Washington (CNN)Sen. Tim Scott of South Carolina met Wednesday with community leaders in Ferguson, Missouri, aides told CNN, and is now returning to his home state to help deal with fallout from the shooting of an unarmed black man by a white police officer in North Charleston.
First on CNN: Tim Scott met with Ferguson leaders following fundraiser
Scott, who is also African-American, was in the St. Louis area attending a political fundraiser, aides said, when news of the shooting broke on Tuesday. Before flying back to South Carolina, aides said he met with clergy and community leaders in Missouri, hoping to get suggestions for how a police officer's use of lethal force can impact a community.
The South Carolina Republican is expected to meet with the family of Walter Scott, who was killed in the shooting, as early as this evening when he returns to South Carolina. The senator was born and raised in North Charleston, but aides said he did not know the victim and was not related.
Scott called the death "absolutely unnecessary and avoidable" in a posting on social media on Tuesday.
"After watching the video, the senseless shooting and taking of Walter Scott's life was absolutely unnecessary and avoidable. My heart aches for the family and our North Charleston community. I will be watching this case closely," Scott said in a message posted to Facebook and Twitter.
And Gov. Nikki Haley, also a Republican, called the shooting "not acceptable" and reassured her constituents that "the criminal judicial process will proceed fully" in a statement to local news station WBTV.
"We have many good law enforcement officers in the field. What happened in this case is not acceptable in South Carolina, nor is it reflective of our values or of the way most of our law enforcement officials act," Haley said in the statement. "This is a sad time for everyone in South Carolina, and I urge everyone to work together to help our community heal."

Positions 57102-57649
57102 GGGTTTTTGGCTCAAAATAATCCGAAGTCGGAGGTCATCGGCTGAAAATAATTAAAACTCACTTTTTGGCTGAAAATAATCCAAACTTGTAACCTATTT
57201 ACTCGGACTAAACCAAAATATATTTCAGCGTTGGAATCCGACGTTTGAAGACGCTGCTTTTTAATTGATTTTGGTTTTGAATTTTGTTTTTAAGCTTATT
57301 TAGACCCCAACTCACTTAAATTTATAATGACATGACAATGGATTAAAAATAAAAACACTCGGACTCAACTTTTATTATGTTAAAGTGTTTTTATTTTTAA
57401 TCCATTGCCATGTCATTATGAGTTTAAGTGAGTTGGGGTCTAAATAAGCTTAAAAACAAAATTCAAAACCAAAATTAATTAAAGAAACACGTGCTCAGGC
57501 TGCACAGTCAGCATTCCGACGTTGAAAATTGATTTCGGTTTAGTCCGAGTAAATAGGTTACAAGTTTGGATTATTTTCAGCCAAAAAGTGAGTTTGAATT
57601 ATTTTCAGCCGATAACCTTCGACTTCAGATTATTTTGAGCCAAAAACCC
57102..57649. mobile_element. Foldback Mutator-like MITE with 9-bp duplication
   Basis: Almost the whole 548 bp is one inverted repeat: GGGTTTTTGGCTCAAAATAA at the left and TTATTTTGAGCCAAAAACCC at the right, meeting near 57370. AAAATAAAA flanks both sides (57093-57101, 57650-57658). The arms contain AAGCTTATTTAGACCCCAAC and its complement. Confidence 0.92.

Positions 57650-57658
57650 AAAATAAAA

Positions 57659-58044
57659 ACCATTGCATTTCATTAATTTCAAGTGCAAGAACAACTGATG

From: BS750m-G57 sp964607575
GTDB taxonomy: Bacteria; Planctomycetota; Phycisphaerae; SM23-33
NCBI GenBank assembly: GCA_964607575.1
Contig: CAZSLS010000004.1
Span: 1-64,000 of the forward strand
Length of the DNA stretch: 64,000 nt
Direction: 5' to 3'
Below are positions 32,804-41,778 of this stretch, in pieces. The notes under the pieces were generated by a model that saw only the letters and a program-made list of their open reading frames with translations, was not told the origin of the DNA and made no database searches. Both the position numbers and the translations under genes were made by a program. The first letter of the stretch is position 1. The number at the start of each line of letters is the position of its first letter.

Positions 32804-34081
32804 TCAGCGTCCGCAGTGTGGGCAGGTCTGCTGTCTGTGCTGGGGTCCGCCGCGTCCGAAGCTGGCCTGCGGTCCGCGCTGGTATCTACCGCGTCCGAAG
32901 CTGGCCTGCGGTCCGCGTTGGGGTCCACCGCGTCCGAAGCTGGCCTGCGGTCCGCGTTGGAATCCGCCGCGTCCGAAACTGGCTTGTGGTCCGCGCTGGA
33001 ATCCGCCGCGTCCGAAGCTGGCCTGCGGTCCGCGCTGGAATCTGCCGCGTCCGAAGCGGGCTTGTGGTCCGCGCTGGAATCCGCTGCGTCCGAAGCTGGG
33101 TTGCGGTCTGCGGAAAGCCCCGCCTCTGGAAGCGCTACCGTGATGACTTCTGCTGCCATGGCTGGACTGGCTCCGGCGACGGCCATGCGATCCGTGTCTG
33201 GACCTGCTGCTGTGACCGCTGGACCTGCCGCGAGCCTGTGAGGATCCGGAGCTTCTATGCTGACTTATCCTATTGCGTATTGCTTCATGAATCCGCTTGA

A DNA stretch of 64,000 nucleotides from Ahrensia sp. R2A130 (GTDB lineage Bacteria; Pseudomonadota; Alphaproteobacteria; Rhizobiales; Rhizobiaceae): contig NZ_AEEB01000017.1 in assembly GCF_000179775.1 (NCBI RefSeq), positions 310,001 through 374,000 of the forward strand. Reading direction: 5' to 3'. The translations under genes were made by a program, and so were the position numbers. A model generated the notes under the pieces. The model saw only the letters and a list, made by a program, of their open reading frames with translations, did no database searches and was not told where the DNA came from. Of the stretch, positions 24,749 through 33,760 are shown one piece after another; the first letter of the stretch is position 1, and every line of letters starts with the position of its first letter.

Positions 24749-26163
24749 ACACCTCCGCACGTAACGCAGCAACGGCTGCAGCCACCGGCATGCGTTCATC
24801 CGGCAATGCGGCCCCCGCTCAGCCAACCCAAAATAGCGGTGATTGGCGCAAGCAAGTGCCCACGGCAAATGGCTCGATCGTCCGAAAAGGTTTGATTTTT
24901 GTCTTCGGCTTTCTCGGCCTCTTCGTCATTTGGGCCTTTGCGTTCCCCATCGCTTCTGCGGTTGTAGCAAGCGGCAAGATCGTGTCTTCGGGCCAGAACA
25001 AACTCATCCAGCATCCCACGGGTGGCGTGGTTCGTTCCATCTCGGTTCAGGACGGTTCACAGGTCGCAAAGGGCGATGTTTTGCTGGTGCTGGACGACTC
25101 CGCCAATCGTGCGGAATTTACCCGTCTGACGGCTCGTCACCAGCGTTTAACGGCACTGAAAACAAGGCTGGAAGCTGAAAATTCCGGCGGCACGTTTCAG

Republican Sen. Lindsey Graham, the state's senior senator, called the video of the shooting "horrific" and said it was "very difficult to watch and deeply troubling on many fronts."
"I have full confidence this incident will continue to be investigated by the relevant authorities, the legal process will proceed, and ultimately, justice will be done," Graham said in a statement. "I also know the actions of the officer in this situation do not accurately reflect on the many valuable contributions made by thousands of law enforcement officers in South Carolina and across our nation."
North Charleston police officer Michael Slager, who is white, was charged with murder Tuesday after shooting at Walter Scott eight times as Scott was running away during what started as a traffic stop Saturday.
Police officials charged Slager with murder after a witness submitted a video of the shooting, which shows Scott running away as Slager firing his gun eight times and fatally shooting Scott.
The incident comes on the heels of nationwide protests over police brutality and discrimination after several other unarmed black men were killed at the hands of police officers. But even those incidents also captured on video were not handled as swiftly by police and city officials as in this case.
Twelve-year-old Tamir Rice was shot and killed by police officers who believed the toy gun Rice was holding was real. That shooting is still being investigated, and neither of the two police officers at the scene has been formally charged. And a grand jury cleared a white New York police officer in the killing of Eric Garner, an unarmed man who died after being placed in a choke-hold this summer.
The FBI is also investigating the South Carolina shooting.